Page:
|Jim Whitehurst was named President and Chief Executive Officer of Red Hat in December 2007. Whitehurst joined Delta Air Lines in 2002, serving in various roles, most recently as Chief Operating Officer, responsible for Operations, Sales and Customer Service, Network and Revenue Management, Marketing and Corporate Strategy. Prior to joining Delta, Whitehurst served as Vice President and Director of The Boston Consulting Group (BCG) and held various leadership roles in their Chicago, Hong Kong, Shanghai and Atlanta offices.|
|Dries Buytaert created Drupal in 2001 and has led the software project ever since. He has guided it through rapid growth and to widespread acclaim. Dries is able to motivate the burgeoning community of users and developers by communicating ‘the big picture’ while paying careful and measured attention to the technical details essential to good software development. These two factors have been crucial to Drupal’s popularity and success to date.|
|Mark Radcliffe||DLA Piper||Mark Shuttleworth||Ubuntu Project|
|Andrew Aitken||Olliance Group||Rod Johnson||SpringSource|
|Marc Fleury||Retired (JBoss)||Scott Mcnealy||Sun Microsystems|
The full list is available here.
The common theme running through these top-five vote getters is how open they've been with their peers. Larry Augustin sits on several boards of open-source companies, but he also frequently speaks at industry events and has been involved in open source from its inception.
Matt Asay, my friend and fellow CNET blogger, sits on more than 10 open-source advisory boards, chairs the Open Source Business Conference, hosts an informal get-together every year (called Open Source Goat Rodeo--don't ask why), blogs at an unhealthy rate for CNET on open source, and has actively helped a range of aspiring open-source entrepreneurs understand the mechanics of running an open-source business.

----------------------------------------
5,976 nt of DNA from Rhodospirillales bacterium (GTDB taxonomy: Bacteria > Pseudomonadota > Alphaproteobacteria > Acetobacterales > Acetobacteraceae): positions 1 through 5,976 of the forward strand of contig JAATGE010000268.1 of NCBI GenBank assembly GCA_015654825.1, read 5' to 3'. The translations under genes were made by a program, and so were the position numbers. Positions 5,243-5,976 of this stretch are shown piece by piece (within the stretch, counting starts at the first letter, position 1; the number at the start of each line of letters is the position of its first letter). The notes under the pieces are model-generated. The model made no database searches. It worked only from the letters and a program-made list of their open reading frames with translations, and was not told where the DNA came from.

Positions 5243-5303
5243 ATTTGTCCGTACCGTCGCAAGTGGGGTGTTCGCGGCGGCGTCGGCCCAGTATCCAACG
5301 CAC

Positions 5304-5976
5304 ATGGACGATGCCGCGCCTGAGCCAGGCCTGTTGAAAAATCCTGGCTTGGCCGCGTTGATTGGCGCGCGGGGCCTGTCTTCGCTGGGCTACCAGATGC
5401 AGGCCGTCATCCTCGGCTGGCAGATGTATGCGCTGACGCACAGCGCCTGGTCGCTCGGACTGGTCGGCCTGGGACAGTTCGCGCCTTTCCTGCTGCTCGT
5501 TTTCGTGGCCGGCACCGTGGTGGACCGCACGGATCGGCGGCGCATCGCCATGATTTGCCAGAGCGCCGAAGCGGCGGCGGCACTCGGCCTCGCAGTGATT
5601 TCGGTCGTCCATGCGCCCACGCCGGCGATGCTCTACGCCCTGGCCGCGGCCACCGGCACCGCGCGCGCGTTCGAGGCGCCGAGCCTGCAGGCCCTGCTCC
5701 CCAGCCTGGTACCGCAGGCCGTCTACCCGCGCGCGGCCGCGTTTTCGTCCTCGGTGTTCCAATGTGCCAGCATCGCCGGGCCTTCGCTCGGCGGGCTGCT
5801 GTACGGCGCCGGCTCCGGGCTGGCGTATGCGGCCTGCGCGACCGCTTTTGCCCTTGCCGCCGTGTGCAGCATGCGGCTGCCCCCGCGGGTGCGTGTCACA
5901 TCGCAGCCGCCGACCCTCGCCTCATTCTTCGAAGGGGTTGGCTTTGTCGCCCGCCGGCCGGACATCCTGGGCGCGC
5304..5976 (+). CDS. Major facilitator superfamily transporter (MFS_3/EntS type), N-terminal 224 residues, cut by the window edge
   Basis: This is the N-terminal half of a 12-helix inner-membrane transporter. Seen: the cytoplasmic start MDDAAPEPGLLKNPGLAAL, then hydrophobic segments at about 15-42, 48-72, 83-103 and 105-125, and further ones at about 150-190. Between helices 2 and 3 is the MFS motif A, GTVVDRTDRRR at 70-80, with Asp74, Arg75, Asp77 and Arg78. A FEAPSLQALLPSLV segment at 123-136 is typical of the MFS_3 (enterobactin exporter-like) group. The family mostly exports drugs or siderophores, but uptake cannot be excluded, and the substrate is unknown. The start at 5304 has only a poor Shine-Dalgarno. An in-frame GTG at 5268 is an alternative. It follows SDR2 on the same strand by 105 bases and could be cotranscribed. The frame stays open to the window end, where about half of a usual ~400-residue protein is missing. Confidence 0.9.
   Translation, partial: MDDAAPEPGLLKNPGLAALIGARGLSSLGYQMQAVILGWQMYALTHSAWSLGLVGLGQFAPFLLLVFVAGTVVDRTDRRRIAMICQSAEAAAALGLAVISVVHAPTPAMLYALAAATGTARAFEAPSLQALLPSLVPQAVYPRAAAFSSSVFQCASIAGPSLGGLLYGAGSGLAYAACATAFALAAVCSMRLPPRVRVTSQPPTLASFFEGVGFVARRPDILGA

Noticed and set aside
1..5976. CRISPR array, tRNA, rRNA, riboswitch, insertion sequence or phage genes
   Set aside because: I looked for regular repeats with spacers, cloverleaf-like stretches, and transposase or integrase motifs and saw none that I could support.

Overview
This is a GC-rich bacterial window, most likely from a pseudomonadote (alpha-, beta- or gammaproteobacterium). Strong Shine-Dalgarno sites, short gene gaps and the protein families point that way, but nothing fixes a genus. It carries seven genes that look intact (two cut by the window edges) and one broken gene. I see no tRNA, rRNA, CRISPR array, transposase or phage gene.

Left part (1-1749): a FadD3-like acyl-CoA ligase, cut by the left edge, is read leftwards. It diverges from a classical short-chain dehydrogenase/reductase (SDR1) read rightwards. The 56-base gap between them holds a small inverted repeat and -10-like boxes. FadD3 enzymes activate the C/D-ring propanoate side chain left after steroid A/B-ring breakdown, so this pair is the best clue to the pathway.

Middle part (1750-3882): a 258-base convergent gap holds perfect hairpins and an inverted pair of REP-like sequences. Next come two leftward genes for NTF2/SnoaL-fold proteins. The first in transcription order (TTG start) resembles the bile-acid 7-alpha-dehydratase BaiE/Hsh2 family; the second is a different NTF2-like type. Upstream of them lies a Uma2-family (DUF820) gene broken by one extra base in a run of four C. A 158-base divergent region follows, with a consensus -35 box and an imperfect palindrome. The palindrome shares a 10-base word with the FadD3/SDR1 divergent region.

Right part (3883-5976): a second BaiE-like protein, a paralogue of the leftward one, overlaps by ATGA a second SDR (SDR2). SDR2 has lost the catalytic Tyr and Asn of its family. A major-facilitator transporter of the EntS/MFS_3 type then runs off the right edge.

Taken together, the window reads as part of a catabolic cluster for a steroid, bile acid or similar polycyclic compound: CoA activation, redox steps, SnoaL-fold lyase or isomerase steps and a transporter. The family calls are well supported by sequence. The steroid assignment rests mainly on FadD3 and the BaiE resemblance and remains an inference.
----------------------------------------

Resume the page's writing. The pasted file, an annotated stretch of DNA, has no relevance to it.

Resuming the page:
Mårten Mickos made the world safe for the $1 billion open-source acquisition, but he has also traveled the globe speaking at open-source events and is very generous with his time, sharing know-how and best practices with other open-source executives.
Jim Whitehurst, breaking the typical Red Hat mold, has been active in industry events, has hosted a range of dinners and other small-scale, intimate events with open-source executives. He is amazingly accessible, given that he has a fast-growing open-source company to run. It's unfortunate that Whitehurst is the only Red Hat executive to make the list; Red Hat should follow his lead and be more permeable to its peers. Its influence would grow accordingly, just as Whitehurst's has.
Finally, there's Dries Buytaert, who blogs frequently on his project, Drupal, but also regularly attends and speaks at industry events. He has also been active behind the scenes, working with other open-source companies to share information on how to optimize community development.
Open-source code becomes valuable when you give it away. The same holds true for open-source business expertise. There are individuals who have made more money than these with open-source software, but in terms of influence, the more you share, the more influential you become.
What do you think? Who else should be on the list? Who influences you?